By Doaa Farid
Finance Minister Ahmed Galal agreed with Emirati Secretary of State Sultan Ahmed Al-Jaber to strengthen cooperation with the UAE in the fields of energy, investment in infrastructure, health insurance and public debt, according to a finance ministry statement on Thursday.
The pair also agreed to give a “significant boost” to the private sector cooperation between the two countries.
The government is seeking to increase spending in healthcare and social protection programmes, adding that Ministry of Finance is working in cooperation with other ministries to increase efficiency of public spending.
The interim government adopted an economic stimulus plan in August which aims to foster 3% growth over the current fiscal year and reduce the budget deficit from 14% to 9%.
“Public revenue reforms include the activation of new real estate tax law, especially because of its social aspect, as it will allocate a quarter of the outcome to slum development, and another quarter to improving localities and citizen services,” read the statement.
The Minister of Finance earlier announced that real estate tax law will be effective at the end of July. The law will affect all new homeowners, who will pay a tax of 10% on the total value of their property. However, hospitals, educational institutions, non-profit charities and properties which are valued at less than 500,000 EGP will be exempted from paying taxes.
About EGP 3m revenues are expected after applying the first phase of this law.
This came during a meeting between Galal and Al-Jaber, with the presence of the Emirati Ambassador in Egypt, to discuss economic and financial cooperation between both countries.
Galal praised the UAE’s support for Egypt, which he said according to the statement “is not limited to the economic side, but also includes political support in international forums to explain the situation and developments of 30 June revolution.”
The UAE was among the first Gulf countries to congratulate Egypt in the wake of removing former president Mohamed Morsi following nationwide protests on 30 June.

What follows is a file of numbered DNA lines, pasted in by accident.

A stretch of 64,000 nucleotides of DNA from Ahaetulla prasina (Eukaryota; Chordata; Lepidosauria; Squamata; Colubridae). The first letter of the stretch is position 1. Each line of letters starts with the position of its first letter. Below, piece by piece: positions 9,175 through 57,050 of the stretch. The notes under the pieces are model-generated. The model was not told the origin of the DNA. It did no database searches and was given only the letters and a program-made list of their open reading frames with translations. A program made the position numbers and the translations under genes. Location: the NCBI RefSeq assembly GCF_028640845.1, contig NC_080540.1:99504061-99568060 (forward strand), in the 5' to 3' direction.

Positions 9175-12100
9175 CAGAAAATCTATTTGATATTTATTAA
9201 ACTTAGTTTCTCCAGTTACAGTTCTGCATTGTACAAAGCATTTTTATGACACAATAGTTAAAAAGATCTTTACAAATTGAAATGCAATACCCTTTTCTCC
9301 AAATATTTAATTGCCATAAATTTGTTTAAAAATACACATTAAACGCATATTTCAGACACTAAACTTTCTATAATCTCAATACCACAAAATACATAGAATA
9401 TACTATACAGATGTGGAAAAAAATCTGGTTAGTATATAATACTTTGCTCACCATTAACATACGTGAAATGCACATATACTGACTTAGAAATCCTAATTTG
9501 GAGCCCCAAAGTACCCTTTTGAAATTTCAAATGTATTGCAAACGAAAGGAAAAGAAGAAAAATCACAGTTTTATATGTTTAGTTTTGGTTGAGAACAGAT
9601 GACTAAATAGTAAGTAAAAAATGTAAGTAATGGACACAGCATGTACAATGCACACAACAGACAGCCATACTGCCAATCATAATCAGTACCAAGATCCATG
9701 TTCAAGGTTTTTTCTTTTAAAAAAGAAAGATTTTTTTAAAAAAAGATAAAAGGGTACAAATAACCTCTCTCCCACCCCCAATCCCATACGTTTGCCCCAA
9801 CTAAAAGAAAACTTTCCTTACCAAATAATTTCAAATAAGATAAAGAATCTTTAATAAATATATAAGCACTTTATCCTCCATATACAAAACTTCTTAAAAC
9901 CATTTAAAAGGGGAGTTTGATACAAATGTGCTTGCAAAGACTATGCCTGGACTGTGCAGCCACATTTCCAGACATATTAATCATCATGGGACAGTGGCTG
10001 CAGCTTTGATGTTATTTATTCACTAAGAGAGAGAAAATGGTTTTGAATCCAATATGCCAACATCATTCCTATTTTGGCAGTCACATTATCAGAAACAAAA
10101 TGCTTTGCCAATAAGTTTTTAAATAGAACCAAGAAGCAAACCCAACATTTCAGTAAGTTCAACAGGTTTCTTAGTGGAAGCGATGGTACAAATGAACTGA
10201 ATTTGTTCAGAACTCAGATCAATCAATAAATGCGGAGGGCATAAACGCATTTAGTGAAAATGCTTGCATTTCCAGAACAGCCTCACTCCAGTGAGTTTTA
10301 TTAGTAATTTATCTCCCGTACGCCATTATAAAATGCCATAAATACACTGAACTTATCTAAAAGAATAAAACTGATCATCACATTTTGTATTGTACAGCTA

Following Morsi’s ouster, the UAE, along with other Gulf countries, announced new financial aid packages to Egypt. The UAE aid to Egypt comprised a $1bn grant and a $2bn interest-free deposit in the central bank. It also sent seven shipments of fuel worth $225m in July.
Meanwhile, the UAE minister expressed his country’s trust in Egypt’s ability to overcome the crisis and achieve significant economic growth. Al-Jaber also added that he would meet with the heads of International Monetary Fund and World Bank to confirm his country’s confidence that Egypt is “on the right track”.
Al-Jaber announced 22 new investment projects are to be implemented in the Egyptian market with Emirati fund.
UAE crown prince and deputy supreme commander of the armed forces Mohammed bin Zayed Al-Nahyan had met earlier in September with Defence Minister Abdel Fatah Al-Sisi to discuss means of strengthening the economic, political and security ties between Egypt and UAE, with the former confirming his country’s support for Egypt’s interim government and praising the Egyptian military’s “national role” in handling the current crisis.
Galal also mentioned in the meeting that public debt is increasing, amounting to 92% of GDP – mostly internal debt.
Regarding energy subsidies, Galal revealed a programme to adjust the distribution system of petroleum products over the next five years. The first phase of this programme began by issuing smart cards to monitor the distribution of diesel and fuel in the local market “so as to ensure that all petroleum products don’t leak out abroad,” Galal said, adding that this will save EGP 20bn for the public treasury.
The smartcard system would automate the nationwide distribution of diesel and gasoline while also helping the government address shortages and combat smuggling, according to Galal.